Written by: Gail Simone
Like many avid fans out there, I was a little disappointed to hear that Barbara Gordon would “magically” regain the use of her legs, forego the title of Oracle, and dawn the mantle of Batgirl once again. As a matter of fact, this was another check in the con column as I tried to decide if I would support DC’s reboot. When I saw that Gail Simone would be writing the book, my skepticism began to change. In the past year or two, I have become a big fan of her writing, and I thought, “If she is leaving Birds of Prey, at least she is still writing Barbara.” Wednesday marked the release of Batgirl #1, and now that I have completed reading it, it is time for a review.
The first thing you will see when you pick up this book is a nice bright colorful cover. Batgirl has a great big smile on her face, and you may expect a nice happy book. As you open the book and read through this first installment of Batgirl, you continue to get the feel that this is a happy book, if you are only paying attention to the art. That is an important point, as the content of the book was actual quite dark. Dark to the tone of criminals engaged in home invasions, including the invaders telling the family what they would do to them and even showing images of their previous crimes. So from my perspective, the art did not seem to match the mood of the book, but I do believe the art was well done. The art continued to point me to where I should be reading next, and it was done in such a way that I wanted to keep reading the book. (3.5 out of 5)
One of the things I really liked about Birds of Prey was the intelligence of Oracle (Barbara Gordon). Under her persona as Oracle, she truly utilized the her abilities that remained, and became a terror to others in the world of technology. As I read this new story I immediately began to miss the Barbara I had grown to admire. This new version has no doubt lived through some horrific events, and is working to help others which is truly admirable, but an intelligent, calculated hero that can still kick some butt is always more appealing to me.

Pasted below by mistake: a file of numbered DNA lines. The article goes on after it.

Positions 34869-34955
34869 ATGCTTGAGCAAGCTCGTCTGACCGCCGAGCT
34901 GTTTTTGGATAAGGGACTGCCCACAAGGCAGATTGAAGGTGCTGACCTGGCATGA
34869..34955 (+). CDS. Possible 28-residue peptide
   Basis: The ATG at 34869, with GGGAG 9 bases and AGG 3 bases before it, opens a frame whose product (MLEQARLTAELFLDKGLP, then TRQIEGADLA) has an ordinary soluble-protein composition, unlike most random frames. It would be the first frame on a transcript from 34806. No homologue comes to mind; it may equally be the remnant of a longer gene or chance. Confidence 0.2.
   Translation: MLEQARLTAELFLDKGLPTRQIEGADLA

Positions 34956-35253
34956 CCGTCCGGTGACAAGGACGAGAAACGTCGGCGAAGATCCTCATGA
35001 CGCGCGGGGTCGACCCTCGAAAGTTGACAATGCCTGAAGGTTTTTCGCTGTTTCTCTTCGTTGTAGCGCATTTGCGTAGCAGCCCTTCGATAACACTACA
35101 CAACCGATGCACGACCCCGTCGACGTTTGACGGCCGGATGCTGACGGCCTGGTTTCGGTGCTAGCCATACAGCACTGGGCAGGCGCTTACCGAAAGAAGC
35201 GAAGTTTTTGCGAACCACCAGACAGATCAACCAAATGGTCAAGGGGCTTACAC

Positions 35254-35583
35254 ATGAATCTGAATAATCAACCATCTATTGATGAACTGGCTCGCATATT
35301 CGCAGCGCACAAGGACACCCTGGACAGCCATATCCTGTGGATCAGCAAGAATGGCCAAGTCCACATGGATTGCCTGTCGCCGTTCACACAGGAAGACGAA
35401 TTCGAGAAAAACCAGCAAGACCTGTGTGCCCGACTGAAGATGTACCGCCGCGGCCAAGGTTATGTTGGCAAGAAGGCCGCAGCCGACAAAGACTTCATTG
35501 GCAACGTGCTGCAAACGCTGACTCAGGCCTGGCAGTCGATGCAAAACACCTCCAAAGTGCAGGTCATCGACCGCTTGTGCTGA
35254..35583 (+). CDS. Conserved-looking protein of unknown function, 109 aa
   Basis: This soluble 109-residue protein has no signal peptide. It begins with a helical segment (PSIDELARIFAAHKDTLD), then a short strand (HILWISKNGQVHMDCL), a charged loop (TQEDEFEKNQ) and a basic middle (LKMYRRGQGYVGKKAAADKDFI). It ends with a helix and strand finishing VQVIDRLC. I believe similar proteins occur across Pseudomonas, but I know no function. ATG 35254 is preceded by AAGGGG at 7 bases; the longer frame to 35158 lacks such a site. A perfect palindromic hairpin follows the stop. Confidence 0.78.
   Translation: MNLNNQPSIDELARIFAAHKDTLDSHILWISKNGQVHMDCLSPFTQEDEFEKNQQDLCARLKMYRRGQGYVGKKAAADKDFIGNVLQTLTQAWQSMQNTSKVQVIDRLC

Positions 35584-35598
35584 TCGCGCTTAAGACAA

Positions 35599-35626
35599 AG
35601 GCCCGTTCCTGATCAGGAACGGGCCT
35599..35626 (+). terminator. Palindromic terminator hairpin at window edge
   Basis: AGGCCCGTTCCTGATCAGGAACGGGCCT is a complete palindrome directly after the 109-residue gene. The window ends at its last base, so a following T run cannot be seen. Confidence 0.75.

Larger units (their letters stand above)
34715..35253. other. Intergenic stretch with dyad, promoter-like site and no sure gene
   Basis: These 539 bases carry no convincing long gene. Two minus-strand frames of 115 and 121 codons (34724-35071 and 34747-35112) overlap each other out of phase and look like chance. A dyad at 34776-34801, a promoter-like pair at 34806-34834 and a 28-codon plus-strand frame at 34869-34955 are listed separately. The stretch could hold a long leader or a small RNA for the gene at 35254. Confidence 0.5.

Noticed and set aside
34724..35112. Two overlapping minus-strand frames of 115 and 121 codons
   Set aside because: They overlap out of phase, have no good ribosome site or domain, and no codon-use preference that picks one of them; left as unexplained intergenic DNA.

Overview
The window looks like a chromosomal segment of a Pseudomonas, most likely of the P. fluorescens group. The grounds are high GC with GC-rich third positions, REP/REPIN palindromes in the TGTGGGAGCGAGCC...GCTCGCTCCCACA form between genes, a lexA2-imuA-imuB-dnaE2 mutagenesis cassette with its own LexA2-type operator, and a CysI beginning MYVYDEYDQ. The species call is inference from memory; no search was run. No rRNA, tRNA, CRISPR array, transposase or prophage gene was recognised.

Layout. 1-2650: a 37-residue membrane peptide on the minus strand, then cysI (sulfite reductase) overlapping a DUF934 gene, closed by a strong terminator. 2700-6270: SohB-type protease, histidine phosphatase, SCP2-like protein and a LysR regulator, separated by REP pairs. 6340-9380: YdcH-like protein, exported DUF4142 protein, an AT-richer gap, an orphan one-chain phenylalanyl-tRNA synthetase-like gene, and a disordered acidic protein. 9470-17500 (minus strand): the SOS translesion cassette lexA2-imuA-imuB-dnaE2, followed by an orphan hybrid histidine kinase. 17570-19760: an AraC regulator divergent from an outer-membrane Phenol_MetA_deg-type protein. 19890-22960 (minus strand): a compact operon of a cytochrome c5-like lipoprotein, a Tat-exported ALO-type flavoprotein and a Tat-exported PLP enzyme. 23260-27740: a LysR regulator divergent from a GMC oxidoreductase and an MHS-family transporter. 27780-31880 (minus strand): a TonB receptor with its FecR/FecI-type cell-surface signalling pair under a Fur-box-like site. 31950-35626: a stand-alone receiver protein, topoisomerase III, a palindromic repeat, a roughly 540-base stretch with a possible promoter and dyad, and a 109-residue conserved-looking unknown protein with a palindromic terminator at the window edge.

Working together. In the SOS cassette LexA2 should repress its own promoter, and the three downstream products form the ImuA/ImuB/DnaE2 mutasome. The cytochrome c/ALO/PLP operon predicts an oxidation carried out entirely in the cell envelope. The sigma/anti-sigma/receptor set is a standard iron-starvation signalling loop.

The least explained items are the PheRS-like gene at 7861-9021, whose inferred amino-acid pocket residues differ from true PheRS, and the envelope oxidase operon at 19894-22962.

I mentioned that the colors and art of the book did not seem to fit the mood of the book to me, and that is directly related to the story. In this first installment, we see a family being held hostage by criminals conducting a home invasion. The criminals are quickly painted as the worst type, by showing how they plan to kill the family, the fact that they performed similar horrific acts before, and that they will enjoy doing it again. Fortunately, for the family Batgirl, a victim of a horrific home invasion herself, comes to their aid. While saving the family, Batgirl thinks back to the reasons that her arms are stronger, and the feeling of stopping a criminal with her feet. I believe this is Gail’s way of showing everyone that home invasion that paralyzed Barbara did in fact still occur in this universe. There are several other mentions in the book about the event, but I will leave those to you to see for yourself.
Needless to say, the story material of this book is very dark. A home is everyone’s safe haven, and the mere thought of having it invaded steals any sense of security that an individual may have once maintained. Overall, the story was not that interesting to me. There are several moments in the book that I found the writing to be very strong, and really pointing to Batgirl’s past, and the impact that it still has on her to this current day. However, with the soon to be released Batwoman title, that function is already fulfilled for me, and Batgirl doesn’t add any true value to the new universe, in my opinion. (2.5 out of 5)
Would I read it again?
I believe that I will be removing this from my subscription, as it did not interest me enough to purchase the book anymore. There is nothing about this story that I find interesting enough to keep my attention, or worth my money as I continue to evaluate my purchases from the new 52. (0 out of 5)
This was just not a story I am interested in reading.
Read it again?
Overall (not an average)